Sticking to financial resolutions through the new year

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According to Great Waters Financial, a recent study showed that 37% of Americans have a goal to grow their savings in 2022. Local Financial Advisor Barry Bigelow says that is a great start but make sure you are being specific with your goals. What are you saving for? And how much do you want to save? He says once you set a goal, figure out what you need to do to accomplish it. An easy way to create smart money habits is to break your goals down into smaller goals.

When it comes to your financial goal, Bigelow says to take week one to evaluate your budget and take inventory. He says most people will find their financial goals can be reached if they have a budget. It helps determine exactly where your money is going so that you see where you need to make changes. He also recommends you check your bank accounts for spending habits, and take a look at the debt you owe – student loans, car loans, credit card payments. Make a list and keep track of your balances, interest rates and payment due dates to make sure you’re not racking up any unnecessary fees. Then he says, look at all your other expenses – utility payments, cell phone bills, groceries and entertainment.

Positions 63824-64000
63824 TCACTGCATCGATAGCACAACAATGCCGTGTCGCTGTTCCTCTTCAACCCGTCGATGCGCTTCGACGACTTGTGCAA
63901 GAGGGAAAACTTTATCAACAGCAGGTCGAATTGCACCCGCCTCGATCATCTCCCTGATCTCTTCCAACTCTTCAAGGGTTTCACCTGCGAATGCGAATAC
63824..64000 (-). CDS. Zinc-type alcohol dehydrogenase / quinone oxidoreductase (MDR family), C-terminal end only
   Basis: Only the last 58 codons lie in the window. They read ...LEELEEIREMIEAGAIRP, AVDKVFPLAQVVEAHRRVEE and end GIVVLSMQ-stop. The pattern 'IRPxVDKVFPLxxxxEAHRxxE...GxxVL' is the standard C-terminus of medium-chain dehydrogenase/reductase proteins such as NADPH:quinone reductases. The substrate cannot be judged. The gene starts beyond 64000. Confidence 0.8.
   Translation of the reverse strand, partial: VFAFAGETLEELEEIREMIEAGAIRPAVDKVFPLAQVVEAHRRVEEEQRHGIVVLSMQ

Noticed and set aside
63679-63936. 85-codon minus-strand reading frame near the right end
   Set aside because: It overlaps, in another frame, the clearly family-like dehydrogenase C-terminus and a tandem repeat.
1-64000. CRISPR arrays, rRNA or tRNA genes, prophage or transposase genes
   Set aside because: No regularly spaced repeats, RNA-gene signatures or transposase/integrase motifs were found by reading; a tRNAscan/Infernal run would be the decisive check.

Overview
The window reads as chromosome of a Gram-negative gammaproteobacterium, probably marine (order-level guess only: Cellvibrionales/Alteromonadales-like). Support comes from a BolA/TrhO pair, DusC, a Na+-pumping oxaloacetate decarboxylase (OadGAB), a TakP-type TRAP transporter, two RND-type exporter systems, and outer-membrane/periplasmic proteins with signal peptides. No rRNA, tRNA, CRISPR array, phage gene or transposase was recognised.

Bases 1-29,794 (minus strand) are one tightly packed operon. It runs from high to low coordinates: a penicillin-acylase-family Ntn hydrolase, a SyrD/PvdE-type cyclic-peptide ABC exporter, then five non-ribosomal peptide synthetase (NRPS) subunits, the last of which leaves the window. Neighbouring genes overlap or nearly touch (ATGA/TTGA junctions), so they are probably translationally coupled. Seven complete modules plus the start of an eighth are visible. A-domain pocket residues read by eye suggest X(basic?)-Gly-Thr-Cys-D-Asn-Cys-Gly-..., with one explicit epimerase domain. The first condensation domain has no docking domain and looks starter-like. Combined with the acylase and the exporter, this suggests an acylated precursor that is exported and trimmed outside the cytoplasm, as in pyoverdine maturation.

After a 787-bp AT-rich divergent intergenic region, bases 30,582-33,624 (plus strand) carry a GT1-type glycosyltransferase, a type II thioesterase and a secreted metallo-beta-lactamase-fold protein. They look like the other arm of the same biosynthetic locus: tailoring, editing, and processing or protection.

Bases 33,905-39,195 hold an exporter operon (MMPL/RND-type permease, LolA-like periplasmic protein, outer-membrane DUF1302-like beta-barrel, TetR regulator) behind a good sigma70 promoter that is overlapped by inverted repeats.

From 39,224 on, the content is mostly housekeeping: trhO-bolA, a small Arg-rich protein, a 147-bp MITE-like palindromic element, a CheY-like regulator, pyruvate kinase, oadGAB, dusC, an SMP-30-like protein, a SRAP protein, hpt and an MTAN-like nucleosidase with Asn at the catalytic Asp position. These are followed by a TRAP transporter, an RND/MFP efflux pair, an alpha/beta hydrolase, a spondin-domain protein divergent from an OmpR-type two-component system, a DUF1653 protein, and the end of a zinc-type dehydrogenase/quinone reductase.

It’s important to have an emergency fund, no matter what the circumstances, especially if you used your emergency fund in 2021. So Bigelow suggests replenishing it with enough money to cover at least 3 to 6 months of your expenses. One way he says you can start saving is to pay your future self before you spend. You can do this by setting up automatic transfers from your checking account into a savings account.

Any strong financial plan incorporates both the short and long term. If you don’t picture yourself working in retirement, you need to create a plan that will last. Bigelow recommends his clients put away 10-15% of their salary into a 401(k) or IRA. To quickly check if you are on track, he has 4 milestones:

  • The first milestone is at age 30. You should have your annual salary saved in a retirement account, like a 401(k).
  • By age 35, you should have double your annual salary saved.
  • The milestones keep building on each other. You should have eight times your salary by age 60.
  • Finally, your ultimate goal is ten times your annual salary by age 67.

If you got off to a rocky start, and making a budget or saving for retirement feels overwhelming, ask for help. Bigelow considers asking a close friend, roommate or spouse to keep you accountable. He also says you can set a time to check in with each other on a regular basis to discuss challenges and progress.

If you need help making a plan, Bigelow has a helpful goal-setting worksheet on Great Waters Financial’s website.